Being Big Boned Doesn’t Have to Work Against You
Being big boned isn’t a death sentence. When it comes to changing your body there is a lot you can do with what you have been given, but in the end, you are still stuck with your genetics. Good news though, you can change the shape of your body through specific nutrition, precise training techniques, and adequate rest for recovery to ensure proper muscle growth. To do this, you need to identify your personal characteristics.
There are Three Main Body Types:
- The Ectomorph – Better know as the hard-gainer
- The Mesomorph – Referred to as the genetically gifted
- The Endomorph – Known as big boned
Rarely is someone specifically one or the other of the three main body types. Many times people will be a mixture of categories, possessing traits of two or more. In light of that, there are also six subcategories to the three main ones, which are endo- ecto, meso-ecto, endo-meso, ecto-meso, meso-endo, ecto-endo. However, the point of focus on this newsletter is endomorph, those who are big boned and have a difficult time trimming down.
While we are assigned our genetics, you must remember that a number of factors influence them, such as insulin response, metabolism, length of limbs, muscle insertions, type and number of muscle fibers, joint size, fat cells, hormones, and digestive responses.
Endomorph – Big Boned
The endomorph is often referred to as big boned. The endomorph is large, has a wide bone structure, high waist, and a slow metabolism. This body type is round and soft, and has small hands and feet. The limbs are short, with the upper arms and legs larger than the lower part of the arms and legs, making the physique appear somewhat stocky.
General weight gain and muscle gain are easy, though fat loss is slow and difficult. The endomorph stores more body fat, which hides muscle gains. The goal is body fat reduction and muscle retention. The working factor to produce results is to increase the metabolism with exercise and proper nutrition.
If you are big boned, resistance training should involve hitting each muscle group once a week with moderate to high intensity and no more than a minute rest between sets. The idea is to boost your metabolism. A wide range of variety in the training and changes in the routine every six weeks helps to keep the body in shock and responding. The big boned body type is best to choose three different exercises per body part and shoot for four sets in the 12 to 15 repetitions range.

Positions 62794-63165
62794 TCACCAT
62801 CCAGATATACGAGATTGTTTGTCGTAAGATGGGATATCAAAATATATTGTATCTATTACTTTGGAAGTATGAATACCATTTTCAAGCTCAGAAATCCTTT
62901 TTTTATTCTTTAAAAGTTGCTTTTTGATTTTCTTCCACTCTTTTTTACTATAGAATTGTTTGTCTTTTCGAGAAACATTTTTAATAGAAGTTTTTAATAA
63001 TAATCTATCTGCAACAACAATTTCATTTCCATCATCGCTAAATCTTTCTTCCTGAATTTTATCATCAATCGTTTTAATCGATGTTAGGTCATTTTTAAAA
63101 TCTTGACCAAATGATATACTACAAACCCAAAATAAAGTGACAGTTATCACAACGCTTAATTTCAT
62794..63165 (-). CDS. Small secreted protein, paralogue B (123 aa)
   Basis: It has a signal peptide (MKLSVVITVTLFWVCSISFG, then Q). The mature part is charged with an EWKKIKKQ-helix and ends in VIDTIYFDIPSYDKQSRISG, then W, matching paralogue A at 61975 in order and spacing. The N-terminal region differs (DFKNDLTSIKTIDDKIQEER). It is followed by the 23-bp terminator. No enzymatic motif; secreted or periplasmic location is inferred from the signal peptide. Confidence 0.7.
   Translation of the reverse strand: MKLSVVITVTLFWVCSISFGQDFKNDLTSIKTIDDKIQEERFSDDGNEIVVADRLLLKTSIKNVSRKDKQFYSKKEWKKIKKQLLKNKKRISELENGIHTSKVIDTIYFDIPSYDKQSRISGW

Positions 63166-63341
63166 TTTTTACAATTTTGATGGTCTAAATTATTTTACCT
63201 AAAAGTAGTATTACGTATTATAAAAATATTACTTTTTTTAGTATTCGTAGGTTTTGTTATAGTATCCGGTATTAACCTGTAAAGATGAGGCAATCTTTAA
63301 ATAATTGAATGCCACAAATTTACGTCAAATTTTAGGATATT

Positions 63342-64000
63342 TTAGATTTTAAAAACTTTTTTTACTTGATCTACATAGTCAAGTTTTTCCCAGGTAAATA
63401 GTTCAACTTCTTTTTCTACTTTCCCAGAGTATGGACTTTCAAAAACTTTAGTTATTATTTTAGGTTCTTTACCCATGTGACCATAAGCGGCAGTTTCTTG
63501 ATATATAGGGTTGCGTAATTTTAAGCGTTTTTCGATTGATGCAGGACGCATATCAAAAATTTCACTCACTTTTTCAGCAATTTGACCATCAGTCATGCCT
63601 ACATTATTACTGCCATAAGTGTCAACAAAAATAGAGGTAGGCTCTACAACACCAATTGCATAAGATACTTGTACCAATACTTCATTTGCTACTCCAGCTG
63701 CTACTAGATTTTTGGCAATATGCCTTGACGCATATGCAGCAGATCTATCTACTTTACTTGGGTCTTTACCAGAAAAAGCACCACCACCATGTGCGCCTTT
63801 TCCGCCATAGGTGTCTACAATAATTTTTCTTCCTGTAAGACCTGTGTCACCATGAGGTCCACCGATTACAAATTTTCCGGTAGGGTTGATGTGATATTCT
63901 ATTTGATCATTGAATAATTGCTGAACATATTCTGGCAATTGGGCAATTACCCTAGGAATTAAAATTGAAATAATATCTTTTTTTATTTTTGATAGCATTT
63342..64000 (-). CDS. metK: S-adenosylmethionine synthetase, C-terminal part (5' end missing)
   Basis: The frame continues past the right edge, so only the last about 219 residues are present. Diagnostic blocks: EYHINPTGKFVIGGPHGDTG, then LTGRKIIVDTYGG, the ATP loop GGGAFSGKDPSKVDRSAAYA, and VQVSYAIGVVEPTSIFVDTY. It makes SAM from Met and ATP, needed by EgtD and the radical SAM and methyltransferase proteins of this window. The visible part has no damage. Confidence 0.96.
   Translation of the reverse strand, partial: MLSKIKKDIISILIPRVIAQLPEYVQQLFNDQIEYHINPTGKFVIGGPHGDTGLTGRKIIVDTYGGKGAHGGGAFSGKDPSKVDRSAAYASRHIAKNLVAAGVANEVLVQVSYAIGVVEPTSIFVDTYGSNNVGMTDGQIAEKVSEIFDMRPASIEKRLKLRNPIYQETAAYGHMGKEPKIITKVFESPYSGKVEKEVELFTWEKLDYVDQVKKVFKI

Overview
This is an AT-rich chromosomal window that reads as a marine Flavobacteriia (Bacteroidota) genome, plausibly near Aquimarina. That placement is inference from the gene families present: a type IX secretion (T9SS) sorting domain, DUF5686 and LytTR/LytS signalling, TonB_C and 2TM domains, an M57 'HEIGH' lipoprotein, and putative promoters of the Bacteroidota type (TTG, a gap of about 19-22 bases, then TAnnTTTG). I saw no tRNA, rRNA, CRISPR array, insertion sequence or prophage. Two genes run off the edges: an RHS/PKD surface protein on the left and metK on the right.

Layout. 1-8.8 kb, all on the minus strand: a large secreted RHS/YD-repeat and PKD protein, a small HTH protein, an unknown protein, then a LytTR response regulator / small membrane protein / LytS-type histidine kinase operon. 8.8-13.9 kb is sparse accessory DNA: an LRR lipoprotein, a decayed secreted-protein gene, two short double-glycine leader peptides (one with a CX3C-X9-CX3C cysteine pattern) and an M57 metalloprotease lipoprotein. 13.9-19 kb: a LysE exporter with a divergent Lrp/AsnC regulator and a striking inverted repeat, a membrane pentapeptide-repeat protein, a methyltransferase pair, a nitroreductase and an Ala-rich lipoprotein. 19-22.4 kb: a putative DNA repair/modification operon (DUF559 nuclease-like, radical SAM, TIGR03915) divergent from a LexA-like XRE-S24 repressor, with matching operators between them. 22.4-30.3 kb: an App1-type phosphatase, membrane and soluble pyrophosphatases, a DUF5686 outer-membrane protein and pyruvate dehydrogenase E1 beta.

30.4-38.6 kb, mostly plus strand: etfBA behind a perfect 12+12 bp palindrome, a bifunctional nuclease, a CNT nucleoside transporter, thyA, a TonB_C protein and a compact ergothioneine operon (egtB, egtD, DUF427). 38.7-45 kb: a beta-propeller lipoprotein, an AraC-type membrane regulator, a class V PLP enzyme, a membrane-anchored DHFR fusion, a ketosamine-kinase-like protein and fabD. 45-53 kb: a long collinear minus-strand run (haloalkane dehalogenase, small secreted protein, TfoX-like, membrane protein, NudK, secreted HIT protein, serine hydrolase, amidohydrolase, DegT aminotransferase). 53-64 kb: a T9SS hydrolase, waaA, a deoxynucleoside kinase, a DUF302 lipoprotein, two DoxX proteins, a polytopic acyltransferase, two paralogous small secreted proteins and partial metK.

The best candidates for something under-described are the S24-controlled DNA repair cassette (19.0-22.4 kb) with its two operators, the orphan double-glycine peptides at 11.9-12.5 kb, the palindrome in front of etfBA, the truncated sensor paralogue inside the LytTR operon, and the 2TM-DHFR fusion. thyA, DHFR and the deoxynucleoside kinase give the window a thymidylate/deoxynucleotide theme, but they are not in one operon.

In addition, shocking principles such as Weider Training Principles work well too, such as drop sets, super sets, negatives, twenty-ones, static training, etc. Always keep the body off guard with your training for continual progress.
Example of Weight Training for Those Who are Big Boned:
Monday : Chest, Shoulders, Triceps, and Abdominal (light cardio)
Tuesday : Cardio
Wednesday : Legs, and Calves
Thursday : Cardio
Friday : Back, Biceps, and Abdominal (light cardio)
Saturday : Cardio
Sunday : Off
The cardio after training is optional, however recommended for fat loss.
The big boned endomorph needs frequent cardio sessions to help prompt fat loss. MuscleandStrength.com notes, “It is imperative that endomorphs remain active outside of the weight room. This doesn’t mean you have to live on a treadmill. It simply means you should be performing some consistent form of cardio.” Focus should be on aerobic conditioning. Engage in cardio 4 to 6 times a week for 45 to 60 minutes. Usually, the endomorph is a sugar burner and will find that doing long duration cardio at a moderate pace works well.
Another cardio variation that can be implemented once or twice a week is High Intensity Interval Training, also known as HIIT. This is just a form of cardio where you vary moderate and high intensity. An example is, walking for two minutes and then light jogging for two minutes. Keeping this back and forth cardio rotation works well. This prevents cardio-adaptation and keeps the body off guard. If cardio and training are performed during the same session, cardio should be incorporated after resistance training.
Nutrition is important for the endomorph. This body type should be cautious of high complex carbohydrate intake, although carbohydrates are needed. The endomorph should eat smaller, more frequent meals to keep the blood sugar level stable and the metabolism high. Carbohydrate rotation works well for this particular body type. It is important to NOT skip meals. Doing so will only slow down the metabolism.
Shoot for one gram of protein per pound of lean body mass and 1 to 1.5 grams of carbohydrates per pound of body weight and lower the carbohydrate amount slightly each week. Keep the fat intake at 20% and increase it slightly when you decrease complex carbs.
The best way for this body type to get the excess weight off is to eventually bring the carbohydrates down to the lower end of the spectrum. This body type should include a wide variety of non-starchy vegetables, complete protein, and some essential fatty acids. Have one simple/complex carbohydrate meal 20 minutes following training for proper muscle recovery and nutrient transportation.
While supplements aren’t magic pills for fat loss or muscle gain for those who consider themselves big boned, they can certainly help.
Now Super Citrimax – Helps to prevent carbohydrates from being stored as fat and suppresses the appetite for mad carbohydrate and sugar cravings. Take 1 to 2 capsules 20 to 30 minutes before a complex carbohydrates meal.
Glutamine – Helps to prevent muscle loss under intense cardio sessions. Take 5 grams before cardio, 5 grams before resistance training, 5 grams after resistance training, and 5 grams before bedtime.